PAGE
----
The pound has risen to its highest level since the leadership crisis surrounding former Prime Minister Boris Johnson in June. Shares in the United States and sterling jumped after US inflation fell faster than expected in November. The leap has bolstered the case for the Federal Reserve to slow the pace of interest rate hikes.
The pound at 2pm today (December 13) was 1.2409 dollars compared to 1.2284 dollars at the previous close.
US inflation slowed again last month in the latest sign price increases are cooling despite the pressures they continue to inflict on households.
The US Government said earlier today consumer prices rose 7.1 percent in November from a year ago.
This was a sharp drop from 7.7 percent in October and a recent peak of 9.1 percent in June. It also marks the fifth straight slowdown.
Meanwhile in London, the FTSE 100 index at 2:45pm was up 95.19 at 7541.16.
News of sterling’s gains comes as the Bank of England warns about four million mortgage borrowers are set to see their monthly payments jump at the end of 2023 as the risk of households defaulting on debt rises.
People with a fixed-rate home loan due to expire at the end of next year are facing average monthly repayment increases of about £250 as they are forced to refinance onto a higher rate.
This is based on market interest rates at the end of November, with the Bank’s base rate set at three percent and set to rise again on Thursday. This could mean that costs surge by £3,000 a year for many households, which are already seeing their finances stretched by soaring prices across the board.
The Bank’s Financial Policy Committee (FPC) said, however, that the increased pressure on households is not expected to challenge the resilience of UK banks which will be well equipped to support lending.
It said this is because big banks and building societies have strong balance sheets, higher profits and have increased their provisions to support credit losses.
The FPC said in its financial stability report: “Major UK banks’ and building societies’ capital and liquidity positions remain strong and pre-provision profitability has increased.
“They are therefore well placed to absorb shocks and continue meeting the credit needs of households and businesses.”
Furthermore, the FPC judged that households are more resilient now than in the run-up to the financial crisis in 2007 and the recession in the early 1990s.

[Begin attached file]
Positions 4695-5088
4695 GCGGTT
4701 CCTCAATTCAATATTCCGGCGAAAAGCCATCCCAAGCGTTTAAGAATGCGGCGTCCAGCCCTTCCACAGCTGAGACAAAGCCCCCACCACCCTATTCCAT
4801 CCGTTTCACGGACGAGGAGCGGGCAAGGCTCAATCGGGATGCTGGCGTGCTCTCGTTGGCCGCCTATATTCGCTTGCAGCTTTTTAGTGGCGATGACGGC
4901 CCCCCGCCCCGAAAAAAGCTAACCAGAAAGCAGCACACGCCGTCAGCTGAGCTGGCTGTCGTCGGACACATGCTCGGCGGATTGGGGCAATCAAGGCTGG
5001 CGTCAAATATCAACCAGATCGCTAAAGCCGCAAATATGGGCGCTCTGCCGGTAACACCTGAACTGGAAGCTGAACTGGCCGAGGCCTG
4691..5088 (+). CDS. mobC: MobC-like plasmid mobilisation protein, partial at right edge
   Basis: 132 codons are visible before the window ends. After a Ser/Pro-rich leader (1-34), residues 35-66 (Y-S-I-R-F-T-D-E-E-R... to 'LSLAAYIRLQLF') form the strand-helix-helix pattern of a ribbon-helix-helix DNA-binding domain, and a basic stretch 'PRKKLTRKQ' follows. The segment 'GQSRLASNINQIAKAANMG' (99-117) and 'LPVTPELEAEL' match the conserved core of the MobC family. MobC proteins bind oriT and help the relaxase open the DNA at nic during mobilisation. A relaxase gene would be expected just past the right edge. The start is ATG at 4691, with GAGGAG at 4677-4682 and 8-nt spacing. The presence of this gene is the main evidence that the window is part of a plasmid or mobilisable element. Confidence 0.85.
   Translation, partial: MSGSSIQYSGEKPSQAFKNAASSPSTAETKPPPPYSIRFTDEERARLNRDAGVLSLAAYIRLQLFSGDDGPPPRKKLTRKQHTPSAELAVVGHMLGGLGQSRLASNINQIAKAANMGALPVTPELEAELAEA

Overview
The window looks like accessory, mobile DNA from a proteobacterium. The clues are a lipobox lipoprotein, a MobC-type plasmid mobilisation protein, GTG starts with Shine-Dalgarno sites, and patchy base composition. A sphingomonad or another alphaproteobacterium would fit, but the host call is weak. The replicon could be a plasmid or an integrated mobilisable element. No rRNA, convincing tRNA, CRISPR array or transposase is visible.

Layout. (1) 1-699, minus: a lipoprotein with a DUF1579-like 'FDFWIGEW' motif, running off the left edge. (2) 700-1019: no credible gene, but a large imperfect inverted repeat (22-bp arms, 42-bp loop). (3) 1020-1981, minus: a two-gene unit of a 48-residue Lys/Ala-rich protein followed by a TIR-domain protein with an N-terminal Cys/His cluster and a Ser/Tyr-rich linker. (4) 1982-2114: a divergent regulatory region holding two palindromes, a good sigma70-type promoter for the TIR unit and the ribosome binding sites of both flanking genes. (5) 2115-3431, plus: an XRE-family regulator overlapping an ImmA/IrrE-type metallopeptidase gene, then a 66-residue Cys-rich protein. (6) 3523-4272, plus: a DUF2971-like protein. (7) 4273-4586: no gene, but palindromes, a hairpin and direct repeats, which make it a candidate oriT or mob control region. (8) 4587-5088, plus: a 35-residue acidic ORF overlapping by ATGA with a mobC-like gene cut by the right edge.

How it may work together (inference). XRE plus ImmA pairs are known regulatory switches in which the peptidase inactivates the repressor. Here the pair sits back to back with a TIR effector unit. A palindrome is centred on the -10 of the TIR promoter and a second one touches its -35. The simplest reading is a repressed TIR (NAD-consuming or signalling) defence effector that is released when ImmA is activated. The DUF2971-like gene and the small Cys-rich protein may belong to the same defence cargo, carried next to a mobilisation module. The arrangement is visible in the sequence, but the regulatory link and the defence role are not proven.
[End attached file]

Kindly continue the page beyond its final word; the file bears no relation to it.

People have, on aggregate, less debt compared with the peak which preceded the financial crash and while the proportion of disposable income spent on mortgages in aggregate is projected to rise, it will remain below the peak levels seen.
The Governor of the Bank of England, Andrew Bailey, added that he believes there will be fewer home repossessions than seen in previous financial crises due to greater support from lenders.
He said: “Banks are now required by regulation to support their customers through these problems more than they did in the past.
“There is a second part to that, as a more financially robust banking system will be better placed to do that, to support those customers.
“I do hope and believe that more customers will be supported through this and we won’t get the level of repossessions, and therefore the level of loan losses, that went on in the past.”
However, the report found that the number of people falling into arrears is set to rise next year.
The FPC said: “Nevertheless, many households will find it challenging to manage higher interest rates alongside the ongoing rises in the cost of essentials, and pressure on UK households will increase. As household debt-servicing burdens continue to rise over the next year, arrears and defaults are likely to rise.”
The FPC stress-tests major banks to check how well they can withstand economic shocks and deteriorating conditions.
The results of the latest test are due to be published in the summer of 2023 and will help inform banks’ cash buffers.